|Robin Graham||09/01/2020 23:11:01|
|691 forum posts|
Just some tea room musing.
I sometimes watch old WW2 propaganda films - mostly from the British point of view, as that's what comes up most often, but once I saw a German subtitled version. Sadly I can't remember what it was called but it involved a submarine in distress.
What struck me was that hero of the German film was the Chief Engineer who got the thing going again against all odds, whilst the hero in the British boats is usually the Captain. The strength of the British Captain is that by virtue of his cut glass accent, Oxbridge education and commanding manner he brings the crew together and they save the day, against all odds of course.
I am not an engineer myself but in my time as an acadaemic scientist I have often worked with (as it seems to me) very talented engineers and machinists. To give an example, I have the dubious distinction of being the first (and quite possibly the last) person to make a direct observation of the hyperfine splitting in Holmium by NMR. To do that it was necessary to make a microwave cavity which would work at 1.7K. I gave my design to the workshop guy - to his credit he didn't suck his teeth, he just gave me a sorrowful look, shook his head and two days later came back with a somewhat different cavity - which worked perfectly.
The point of the anecdote is that when the work went for publication 'workshop guy' was relegated from the byline to 'Acknowledgements'. Head of Department overruled me. I didn't like that. It wouldn't have worked without his skills, But you can't argue with HoD...
To come back to the thread title - I'd be interested to know how those of you who work or have worked in engineering or thereabouts view the status of the craft/art/discipline or whatever in the UK today.
|Ian Johnson 1||09/01/2020 23:56:17|
|248 forum posts|
The status of engineering and associated trades is certainly gaining more respect in the UK these days, especially more so with the introduction of 'T' Level vocational qualifications which are set to be the equivalent of 'A' Level academic qualifications.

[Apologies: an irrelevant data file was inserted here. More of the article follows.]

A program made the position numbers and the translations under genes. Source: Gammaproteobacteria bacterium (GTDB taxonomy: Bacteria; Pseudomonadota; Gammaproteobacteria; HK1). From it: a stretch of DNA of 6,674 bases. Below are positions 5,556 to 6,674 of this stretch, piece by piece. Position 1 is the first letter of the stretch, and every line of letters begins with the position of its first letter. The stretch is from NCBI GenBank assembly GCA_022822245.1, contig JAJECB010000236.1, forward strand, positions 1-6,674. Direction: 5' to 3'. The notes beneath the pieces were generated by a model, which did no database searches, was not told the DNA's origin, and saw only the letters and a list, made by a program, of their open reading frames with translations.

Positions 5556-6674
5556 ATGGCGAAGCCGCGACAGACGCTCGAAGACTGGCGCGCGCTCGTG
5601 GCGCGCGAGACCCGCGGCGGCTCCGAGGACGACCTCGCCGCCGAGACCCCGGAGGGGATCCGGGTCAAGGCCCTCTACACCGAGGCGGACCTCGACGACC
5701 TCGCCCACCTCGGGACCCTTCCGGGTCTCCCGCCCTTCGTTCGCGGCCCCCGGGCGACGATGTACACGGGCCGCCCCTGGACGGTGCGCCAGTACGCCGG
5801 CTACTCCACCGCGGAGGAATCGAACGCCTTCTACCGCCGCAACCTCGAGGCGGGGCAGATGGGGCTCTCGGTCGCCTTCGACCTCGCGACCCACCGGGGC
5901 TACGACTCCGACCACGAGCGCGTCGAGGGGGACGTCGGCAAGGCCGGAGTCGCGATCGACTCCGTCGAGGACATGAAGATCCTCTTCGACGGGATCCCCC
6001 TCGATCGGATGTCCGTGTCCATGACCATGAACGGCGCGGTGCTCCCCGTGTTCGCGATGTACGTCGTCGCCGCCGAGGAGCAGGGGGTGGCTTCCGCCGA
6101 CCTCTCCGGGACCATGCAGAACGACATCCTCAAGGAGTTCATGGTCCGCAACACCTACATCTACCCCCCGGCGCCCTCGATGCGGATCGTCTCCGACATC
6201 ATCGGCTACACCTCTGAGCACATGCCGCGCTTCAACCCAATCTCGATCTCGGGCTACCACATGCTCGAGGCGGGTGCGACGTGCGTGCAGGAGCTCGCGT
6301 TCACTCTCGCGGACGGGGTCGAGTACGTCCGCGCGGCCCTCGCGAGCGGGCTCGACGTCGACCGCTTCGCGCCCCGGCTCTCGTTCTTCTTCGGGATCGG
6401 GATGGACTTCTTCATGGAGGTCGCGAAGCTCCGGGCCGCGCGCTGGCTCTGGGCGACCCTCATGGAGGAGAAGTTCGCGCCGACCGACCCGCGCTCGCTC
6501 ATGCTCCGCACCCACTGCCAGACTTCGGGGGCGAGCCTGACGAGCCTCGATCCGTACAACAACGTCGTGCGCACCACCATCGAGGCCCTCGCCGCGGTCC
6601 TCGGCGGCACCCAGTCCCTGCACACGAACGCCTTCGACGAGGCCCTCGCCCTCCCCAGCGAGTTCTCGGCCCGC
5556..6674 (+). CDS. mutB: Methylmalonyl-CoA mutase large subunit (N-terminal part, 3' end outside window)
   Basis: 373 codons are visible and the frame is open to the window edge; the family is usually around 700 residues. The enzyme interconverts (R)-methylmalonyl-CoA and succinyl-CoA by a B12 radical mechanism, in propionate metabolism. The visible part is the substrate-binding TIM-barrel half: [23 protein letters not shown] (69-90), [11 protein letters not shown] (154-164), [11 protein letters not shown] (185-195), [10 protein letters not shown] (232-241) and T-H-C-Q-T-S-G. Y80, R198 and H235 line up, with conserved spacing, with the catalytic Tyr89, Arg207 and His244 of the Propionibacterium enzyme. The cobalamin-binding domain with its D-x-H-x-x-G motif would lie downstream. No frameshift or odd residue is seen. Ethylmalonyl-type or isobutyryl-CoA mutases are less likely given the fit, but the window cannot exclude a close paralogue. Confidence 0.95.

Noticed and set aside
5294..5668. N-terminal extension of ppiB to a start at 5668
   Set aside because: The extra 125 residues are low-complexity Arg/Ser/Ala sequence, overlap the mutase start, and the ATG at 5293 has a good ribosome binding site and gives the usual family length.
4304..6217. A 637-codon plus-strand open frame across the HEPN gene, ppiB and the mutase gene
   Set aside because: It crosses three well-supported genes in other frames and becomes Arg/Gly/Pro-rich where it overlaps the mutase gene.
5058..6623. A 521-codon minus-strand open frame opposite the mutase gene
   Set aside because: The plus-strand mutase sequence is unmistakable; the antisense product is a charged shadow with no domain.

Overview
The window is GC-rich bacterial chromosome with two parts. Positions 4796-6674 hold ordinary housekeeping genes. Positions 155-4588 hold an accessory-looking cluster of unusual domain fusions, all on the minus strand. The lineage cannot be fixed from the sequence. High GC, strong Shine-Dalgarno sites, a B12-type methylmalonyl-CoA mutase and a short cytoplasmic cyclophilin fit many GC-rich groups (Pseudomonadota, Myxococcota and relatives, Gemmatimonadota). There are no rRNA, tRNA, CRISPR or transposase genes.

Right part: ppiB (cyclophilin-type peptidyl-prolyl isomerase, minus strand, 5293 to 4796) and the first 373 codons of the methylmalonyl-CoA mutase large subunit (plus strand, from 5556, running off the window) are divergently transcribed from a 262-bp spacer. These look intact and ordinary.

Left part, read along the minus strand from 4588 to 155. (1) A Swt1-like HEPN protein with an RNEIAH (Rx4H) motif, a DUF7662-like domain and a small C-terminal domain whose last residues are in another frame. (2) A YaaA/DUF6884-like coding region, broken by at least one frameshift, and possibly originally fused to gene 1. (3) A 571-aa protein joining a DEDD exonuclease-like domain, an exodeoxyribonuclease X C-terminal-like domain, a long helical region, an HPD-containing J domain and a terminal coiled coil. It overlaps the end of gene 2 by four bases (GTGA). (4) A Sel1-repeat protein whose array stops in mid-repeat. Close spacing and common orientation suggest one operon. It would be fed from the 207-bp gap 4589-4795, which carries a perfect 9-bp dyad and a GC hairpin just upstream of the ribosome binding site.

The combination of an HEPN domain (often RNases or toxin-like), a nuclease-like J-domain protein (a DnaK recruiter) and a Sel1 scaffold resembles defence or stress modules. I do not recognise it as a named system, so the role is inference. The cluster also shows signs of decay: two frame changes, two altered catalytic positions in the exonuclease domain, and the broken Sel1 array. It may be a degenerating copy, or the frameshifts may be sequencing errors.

And it's my experience with both workshop and academia people that any fitter or engineer will always argue the toss with any head of department no matter how high they are in the food chain.
it seems to me that academia seem too eager to roll over and accept their so called peers commands.
Just my tuppence worth!
|Chris Evans 6||10/01/2020 07:43:24|
1627 forum posts
I spent my 50 year working life as a Toolmaker (Mould and Die) 22 of those years managing a company with 35 toolmakers. If I was in Italy or Germany I would be referred to as "Ing" and have some status for my skills. Here in the UK it is very much a blue collar/manual trade sneered at by many.
|146 forum posts|
Was it Das Boot
|1500 forum posts|
I've lived and worked in both Germany and Italy - where engineering certainly seems to be ranked and regarded equally alongside other "Professions".
When I worked Milan the Italian MD was a qualified mechanical engineer and was referred to by staff as "Ingegnere" (I think that's the right spelling) as a matter of respect...in the same way we might refer to a Doctor over here. Maybe if we regarded our Engineers as highly as the German and Italians do - more young people would be encouraged to study something useful rather than something less so.... (I don't think I'll qualify that any further)
|Ian Johnson 1||10/01/2020 10:02:50|
|248 forum posts|
When I came out of my time I had the title of 'Esquire' abbreviated to 'Esq' on mail correspondence. After many years it seemed to fade away and was no longer used. Probably at the same time in the eighties when trades and skills were downgraded to an evil necessity in most companies, just when the service industries like banking, insurance and more office based work was becoming more prominent.
Thankfully the emphasis (in the UK) is turning back to a more balanced economy with a good mix of service and manufacturing, especially engineering.
|Mike Poole||10/01/2020 10:21:50|
2538 forum posts
As a schoolboy I was threatened that I would finish up in the car factory if I didn’t work harder. The teachers had no idea what went on in a car factory and most of them had never done anything that wasn’t school. Although it was a grammar school it fortunately for me had inspirational metalwork and woodwork teachers. Predictably I finished up in the car factory serving the best apprenticeship in the area by far. I must say I enjoyed every minute of my 44 years there but now retired on a very reasonable pension so it all worked out well. I wonder if jobs still exist that make you want to go to work rather than stay in bed?